Thomas Traherne, ‘the divine philosopher’, has composed the Centuries of Meditations which is considered his magnum opus. Dr. Tallock, in his Rational Theology has succinctly summarized the under-current of these ‘meditations’ in the following words: “No spiritually thoughtful mind can read them unmoved. They carry us so directly into an atmosphere of divine philosophy, luminous with the richest lights of meditative genius. ….. We see a mind religious to the core ….. His mind is fresh as a new-born life, with open eyes of poetic wonder and divine speculation. He has not painfully reached the serene heights on which his thoughts dwell; but these heights are the natural level of his lofty and abounding spiritual nature.” If one would like to closely study and parallelize it with a number of the sayings of the Sharnas, he would doubtless find a very close resemblance subsisting between the Centuries of Meditations and the sayings of the Sharanas. Traherne’s magnum opus is entirely based on the mature study of the Bible. It is no less a manual of contemplation. Each century depicts the progressive stages of contemplative life. Likewise we are apt to discern a psychological sequence in the contemplative life of the Sharana. The state of contemplation is peculiar not only by reason of the heightened sensitiveness of organs and the mental faculties but also because it is the condition in which the soul puts itself in tune with the Supreme. The mystery and elusiveness of the mental phenomena which belong especially to the contemplative state have always made a strong appeal to thinkers like F. Myers and those who have followed along similar paths of enquiry. They are bold enough to acknowledge that many of these phenomena lie beyond man’s present knowledge and still elude his understanding. There is a readiness now to admit the possible existence of a human faculty, hitherto unrecognized by science, by means of which communications may take place between mind and mind, through channels other than those of the senses. It is by virtue of this faculty that the soul holds communion with the Supreme, puts itself in tune with the Infinite, so much so that the abnormal experiences, the supra-mental powers reveal themselves that attest the existence of a supra-physical and extra-mundane plane. One of the rarest of all acquirements is, therefore, the faculty of profitable contemplation. For contemplation is the nurse of thought, the tongue of the soul and the language of our spirit. No soul can preserve the bloom and delicacy of its existence without silent prayer and lonely musings; it is the harmonious voice of creation, an echo of the invisible world. “Contemplation is the life of the soul, action is the soul of contemplation; so contemplate that thou mayst act, so act that thou mayst contemplate upon the glory of God.” This is the religion of the Sharana or mystic.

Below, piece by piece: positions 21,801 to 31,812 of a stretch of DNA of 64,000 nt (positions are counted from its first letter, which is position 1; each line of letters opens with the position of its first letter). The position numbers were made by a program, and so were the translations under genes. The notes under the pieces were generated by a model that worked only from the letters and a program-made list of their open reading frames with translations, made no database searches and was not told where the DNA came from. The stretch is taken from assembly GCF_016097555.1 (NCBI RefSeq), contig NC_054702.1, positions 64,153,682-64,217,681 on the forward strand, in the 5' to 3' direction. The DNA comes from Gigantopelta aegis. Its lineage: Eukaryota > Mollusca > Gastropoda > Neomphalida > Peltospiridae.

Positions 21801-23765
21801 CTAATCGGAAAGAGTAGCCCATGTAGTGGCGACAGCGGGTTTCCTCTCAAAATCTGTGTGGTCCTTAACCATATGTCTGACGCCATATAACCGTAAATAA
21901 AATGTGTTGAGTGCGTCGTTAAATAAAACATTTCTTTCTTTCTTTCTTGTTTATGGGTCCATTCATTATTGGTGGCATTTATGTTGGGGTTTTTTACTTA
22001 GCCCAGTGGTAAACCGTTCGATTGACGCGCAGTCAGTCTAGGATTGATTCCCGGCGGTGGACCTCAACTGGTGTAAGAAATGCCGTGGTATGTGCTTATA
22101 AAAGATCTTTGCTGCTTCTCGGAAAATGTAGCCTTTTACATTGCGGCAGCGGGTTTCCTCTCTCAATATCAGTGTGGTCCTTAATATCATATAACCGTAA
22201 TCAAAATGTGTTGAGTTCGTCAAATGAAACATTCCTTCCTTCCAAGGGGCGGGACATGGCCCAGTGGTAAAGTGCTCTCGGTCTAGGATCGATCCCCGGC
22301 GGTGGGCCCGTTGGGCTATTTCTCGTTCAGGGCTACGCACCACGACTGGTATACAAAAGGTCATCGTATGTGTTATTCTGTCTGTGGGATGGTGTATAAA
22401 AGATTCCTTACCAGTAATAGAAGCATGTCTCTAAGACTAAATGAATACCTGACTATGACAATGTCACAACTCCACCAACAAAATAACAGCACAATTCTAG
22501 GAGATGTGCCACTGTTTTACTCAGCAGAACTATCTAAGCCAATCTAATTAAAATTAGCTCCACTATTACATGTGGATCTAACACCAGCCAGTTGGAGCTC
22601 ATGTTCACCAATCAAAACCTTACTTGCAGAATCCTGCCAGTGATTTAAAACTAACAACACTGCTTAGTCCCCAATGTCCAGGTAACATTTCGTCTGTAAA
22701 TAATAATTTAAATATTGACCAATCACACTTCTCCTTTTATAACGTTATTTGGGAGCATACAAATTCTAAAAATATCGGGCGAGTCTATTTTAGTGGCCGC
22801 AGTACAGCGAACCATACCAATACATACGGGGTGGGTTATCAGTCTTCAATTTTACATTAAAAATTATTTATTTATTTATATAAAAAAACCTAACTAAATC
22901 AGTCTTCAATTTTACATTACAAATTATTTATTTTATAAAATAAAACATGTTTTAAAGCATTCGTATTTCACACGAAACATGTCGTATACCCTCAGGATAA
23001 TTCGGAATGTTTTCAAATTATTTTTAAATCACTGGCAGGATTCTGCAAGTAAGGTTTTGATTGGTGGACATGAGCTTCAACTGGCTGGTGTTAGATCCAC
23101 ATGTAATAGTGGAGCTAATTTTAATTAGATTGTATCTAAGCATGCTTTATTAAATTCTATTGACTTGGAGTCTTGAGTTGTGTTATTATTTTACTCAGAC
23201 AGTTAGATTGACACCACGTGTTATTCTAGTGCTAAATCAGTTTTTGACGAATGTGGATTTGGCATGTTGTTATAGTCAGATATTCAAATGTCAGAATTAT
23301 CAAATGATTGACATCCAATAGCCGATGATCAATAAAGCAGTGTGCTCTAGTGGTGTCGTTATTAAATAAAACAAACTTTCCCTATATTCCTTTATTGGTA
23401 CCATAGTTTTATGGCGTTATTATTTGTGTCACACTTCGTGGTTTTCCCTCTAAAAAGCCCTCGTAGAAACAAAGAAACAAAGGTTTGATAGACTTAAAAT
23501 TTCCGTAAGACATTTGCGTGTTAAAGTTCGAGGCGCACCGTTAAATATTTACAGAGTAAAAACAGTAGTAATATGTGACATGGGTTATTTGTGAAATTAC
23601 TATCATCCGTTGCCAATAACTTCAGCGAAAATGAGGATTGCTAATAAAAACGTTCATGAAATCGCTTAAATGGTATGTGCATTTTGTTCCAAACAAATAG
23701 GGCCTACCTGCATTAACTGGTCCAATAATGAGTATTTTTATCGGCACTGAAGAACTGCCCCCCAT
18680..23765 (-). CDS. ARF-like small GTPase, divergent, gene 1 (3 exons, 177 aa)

This is the mysticism of a true religionist or Sharana.



This article – Mysticism of Sharanas III – is taken from H.H.Mahatapasvi Shri Kumarswamiji-s book, ‘Virashaiva Philosophy and Mysticism’.